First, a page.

1 (next release 2:00 p.m. on September 8) 1 (next release 2:00 p.m. on September 8) Natural gas spot and futures prices increased sharply this week (Wednesday-Wednesday, August 24-31), as Hurricane Katrina's movement through the Gulf of Mexico region brought widespread evacuations of production facilities and an unknown amount of infrastructure damage. For the week, the spot price at the Henry Hub increased $2.70 per MMBtu to $12.70. At the New York Mercantile Exchange (NYMEX), final settlement for the September delivery contract occurred on Monday as Katrina hammered the Gulf Coast, causing a one-day increase of $1.055 per MMBtu to a final expiration price of $10.847. On the week, the price of the futures contract for October delivery at the Henry Hub moved approximately $1.45 per MMBtu higher to settle yesterday (Wednesday, August 31) at $11.472. Natural gas in storage was 2,633 Bcf as of Friday, August 26, which is 5.2 percent above the 5-year average inventory for the report week. The spot price for West Texas Intermediate (WTI) crude oil increased $1.53 per barrel or about 2 percent since last Wednesday to trade yesterday at $68.63 per barrel or $11.83 per MMBtu.

424

Natural Gas Weekly Update  

Gasoline and Diesel Fuel Update (EIA)

2, 2007 (next release 2:00 p.m. on March 29, 2007) 2, 2007 (next release 2:00 p.m. on March 29, 2007) As the bitter cold has evolved to more moderate temperatures, natural gas spot prices have eased through most of the country. During the report week (Wednesday-Wednesday, March 14-21), the Henry Hub spot price declined 4 cents per MMBtu to $6.82. At the New York Mercantile Exchange (NYMEX), prices for futures contracts were slightly higher, as increases Tuesday and yesterday (March 20 and 21) more than offset decreases that occurred in the 3 previous trading days. The futures contract for April delivery, which is the first contract following the current heating season, increased 7.7 cents per MMBtu on the week to $7.160. Relatively high levels of natural gas in working storage and decreasing prices for competing fuels likely contributed to falling natural gas spot prices this week. Working gas in storage as of Friday, March 16, was 1,533 Bcf, which is 18.5 percent above the 5-year (2002-2006) average. The spot price for West Texas Intermediate (WTI) crude oil decreased $1.17 per barrel on the week to $56.98, or $9.82 per MMBtu.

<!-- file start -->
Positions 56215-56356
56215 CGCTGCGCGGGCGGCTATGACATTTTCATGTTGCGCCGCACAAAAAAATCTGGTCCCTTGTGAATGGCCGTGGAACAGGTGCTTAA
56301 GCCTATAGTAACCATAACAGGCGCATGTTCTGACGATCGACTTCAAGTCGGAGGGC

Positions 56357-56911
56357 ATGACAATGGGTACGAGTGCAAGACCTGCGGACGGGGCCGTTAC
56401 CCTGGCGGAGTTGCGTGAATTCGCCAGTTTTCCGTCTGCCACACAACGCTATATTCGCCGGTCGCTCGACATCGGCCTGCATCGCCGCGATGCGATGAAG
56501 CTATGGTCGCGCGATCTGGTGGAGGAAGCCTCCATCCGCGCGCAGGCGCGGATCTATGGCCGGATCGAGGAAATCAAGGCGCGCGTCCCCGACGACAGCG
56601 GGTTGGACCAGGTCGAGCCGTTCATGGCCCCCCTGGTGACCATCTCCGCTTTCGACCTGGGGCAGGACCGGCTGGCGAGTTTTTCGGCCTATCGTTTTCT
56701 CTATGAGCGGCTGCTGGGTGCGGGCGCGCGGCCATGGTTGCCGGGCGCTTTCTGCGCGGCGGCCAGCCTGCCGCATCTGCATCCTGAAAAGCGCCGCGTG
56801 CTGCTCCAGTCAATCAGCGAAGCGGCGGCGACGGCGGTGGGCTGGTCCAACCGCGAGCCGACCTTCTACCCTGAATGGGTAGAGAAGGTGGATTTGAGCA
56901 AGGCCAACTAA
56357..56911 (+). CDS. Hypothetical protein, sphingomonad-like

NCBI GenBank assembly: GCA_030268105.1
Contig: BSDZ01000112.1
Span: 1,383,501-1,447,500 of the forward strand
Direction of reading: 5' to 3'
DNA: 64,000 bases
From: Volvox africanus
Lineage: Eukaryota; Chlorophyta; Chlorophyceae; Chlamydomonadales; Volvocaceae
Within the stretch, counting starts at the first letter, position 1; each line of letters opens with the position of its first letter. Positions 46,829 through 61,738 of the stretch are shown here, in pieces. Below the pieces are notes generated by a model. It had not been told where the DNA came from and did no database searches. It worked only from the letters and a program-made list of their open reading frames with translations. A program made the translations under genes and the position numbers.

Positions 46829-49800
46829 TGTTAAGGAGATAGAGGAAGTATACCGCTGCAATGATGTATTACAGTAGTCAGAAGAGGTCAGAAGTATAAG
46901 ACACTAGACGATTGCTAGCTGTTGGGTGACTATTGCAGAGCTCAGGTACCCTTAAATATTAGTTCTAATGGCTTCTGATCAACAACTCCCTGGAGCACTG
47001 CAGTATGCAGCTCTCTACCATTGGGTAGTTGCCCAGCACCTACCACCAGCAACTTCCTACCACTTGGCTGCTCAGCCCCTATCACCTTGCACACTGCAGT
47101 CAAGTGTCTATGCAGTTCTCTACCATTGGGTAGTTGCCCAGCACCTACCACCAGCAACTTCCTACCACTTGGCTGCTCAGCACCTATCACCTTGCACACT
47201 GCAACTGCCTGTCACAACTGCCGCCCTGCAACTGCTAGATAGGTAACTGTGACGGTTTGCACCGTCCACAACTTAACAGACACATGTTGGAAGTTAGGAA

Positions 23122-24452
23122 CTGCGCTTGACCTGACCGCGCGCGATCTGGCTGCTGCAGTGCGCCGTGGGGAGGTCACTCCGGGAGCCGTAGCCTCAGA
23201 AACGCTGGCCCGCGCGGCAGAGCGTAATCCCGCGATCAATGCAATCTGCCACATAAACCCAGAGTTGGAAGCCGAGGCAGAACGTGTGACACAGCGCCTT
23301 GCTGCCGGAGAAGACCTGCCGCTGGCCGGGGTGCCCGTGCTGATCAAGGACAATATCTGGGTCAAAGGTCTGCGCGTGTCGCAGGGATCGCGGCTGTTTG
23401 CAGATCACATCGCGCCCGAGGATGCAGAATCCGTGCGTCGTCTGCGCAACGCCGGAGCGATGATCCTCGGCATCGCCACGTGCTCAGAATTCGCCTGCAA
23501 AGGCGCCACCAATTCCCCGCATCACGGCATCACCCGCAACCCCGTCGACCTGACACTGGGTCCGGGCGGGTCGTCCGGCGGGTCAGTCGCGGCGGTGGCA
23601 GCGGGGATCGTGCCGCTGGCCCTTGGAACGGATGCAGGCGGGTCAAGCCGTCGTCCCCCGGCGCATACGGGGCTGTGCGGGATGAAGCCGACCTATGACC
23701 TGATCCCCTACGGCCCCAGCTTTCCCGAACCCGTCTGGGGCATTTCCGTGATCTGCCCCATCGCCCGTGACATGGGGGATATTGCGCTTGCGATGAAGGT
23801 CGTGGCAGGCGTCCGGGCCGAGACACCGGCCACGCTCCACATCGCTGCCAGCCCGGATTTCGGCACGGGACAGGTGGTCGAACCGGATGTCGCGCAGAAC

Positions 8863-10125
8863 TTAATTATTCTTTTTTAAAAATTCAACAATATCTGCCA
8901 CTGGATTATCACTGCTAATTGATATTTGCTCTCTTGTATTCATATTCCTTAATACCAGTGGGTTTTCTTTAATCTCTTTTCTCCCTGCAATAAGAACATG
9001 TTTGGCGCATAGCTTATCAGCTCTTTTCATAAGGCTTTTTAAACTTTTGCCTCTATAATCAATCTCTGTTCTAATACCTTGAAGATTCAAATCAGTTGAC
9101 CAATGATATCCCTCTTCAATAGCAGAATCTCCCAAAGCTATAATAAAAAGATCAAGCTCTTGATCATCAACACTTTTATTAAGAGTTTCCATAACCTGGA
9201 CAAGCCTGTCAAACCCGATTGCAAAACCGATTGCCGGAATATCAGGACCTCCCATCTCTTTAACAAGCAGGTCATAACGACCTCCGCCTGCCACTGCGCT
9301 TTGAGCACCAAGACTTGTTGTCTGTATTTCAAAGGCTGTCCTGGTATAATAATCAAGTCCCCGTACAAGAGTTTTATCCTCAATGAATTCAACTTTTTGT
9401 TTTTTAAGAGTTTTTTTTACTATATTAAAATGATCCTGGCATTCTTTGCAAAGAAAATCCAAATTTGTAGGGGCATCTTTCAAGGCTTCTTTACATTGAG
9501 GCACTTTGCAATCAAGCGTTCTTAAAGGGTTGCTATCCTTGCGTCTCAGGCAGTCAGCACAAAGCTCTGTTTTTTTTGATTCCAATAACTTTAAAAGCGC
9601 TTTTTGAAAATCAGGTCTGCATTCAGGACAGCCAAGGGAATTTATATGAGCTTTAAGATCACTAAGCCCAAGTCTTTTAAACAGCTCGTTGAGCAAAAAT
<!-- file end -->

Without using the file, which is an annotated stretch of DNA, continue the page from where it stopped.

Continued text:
425

Natural Gas Weekly Update  

Gasoline and Diesel Fuel Update (EIA)

22, 2001 22, 2001 The spot price at the Henry Hub finished the week at $2.34 per MMBtu, or just 3 cents above its level the previous Friday. On the NYMEX, the futures contract for November delivery ended the week over a quarter of a dollar higher than the previous Friday, at $2.681 per MMBtu. Despite a brief 2-day cold snap, temperatures across the Lower 48 States were relatively mild. Although some unseasonably cooler temperatures were seen from the Gulf Coast into the Mid-continent, even there average temperatures for the week generally were 50 degrees or more. (See Temperature Map) (See Deviation Map) On October 12 the Coast Guard lifted the ban on liquefied natural gas (LNG) tankers' use of Boston harbor to reach Distrigas of Massachusetts' import facility, helping to alleviate concerns about winter supply in New England. The spot price for West Texas Intermediate (WTI) crude oil fell by 10 percent on Tuesday, October 16, dropping to $20.05 per barrel. By Friday, WTI had recovered two thirds of the decrease, ending the week at $21.85 per barrel, or $3.77 per MMBtu.

426

Natural Gas Weekly Update  

Gasoline and Diesel Fuel Update (EIA)

2 (next release 2:00 p.m. on December 9) 2 (next release 2:00 p.m. on December 9) Although temperatures remain generally moderate, December's arrival has brought some of the coldest temperatures of the current winter and a reminder of the prospect of higher demand as the nation continues into the heating season. This contributed to widespread price increases in spot markets across the Lower 48 States during this week (Wednesday-Wednesday, November 24 to December 1). At the Henry Hub, the spot gas price gained $1.82 per MMBtu on the week to trade at $6.77 yesterday (December 1). In contrast, at the New York Mercantile Exchange (NYMEX), futures prices dropped dramatically. The price of the futures contract for January delivery traded lower on the week by about $1.23 per MMBtu, closing yesterday at $7.413. Natural gas in storage as of Friday, November 26, decreased to 3,299 Bcf, which is 11.2 percent above the 5-year average. The spot price for West Texas Intermediate (WTI) crude oil dropped $3.58 per barrel on the week to trade yesterday at $45.56, or $7.86 per MMBtu.

427

Natural Gas Weekly Update  

Gasoline and Diesel Fuel Update (EIA)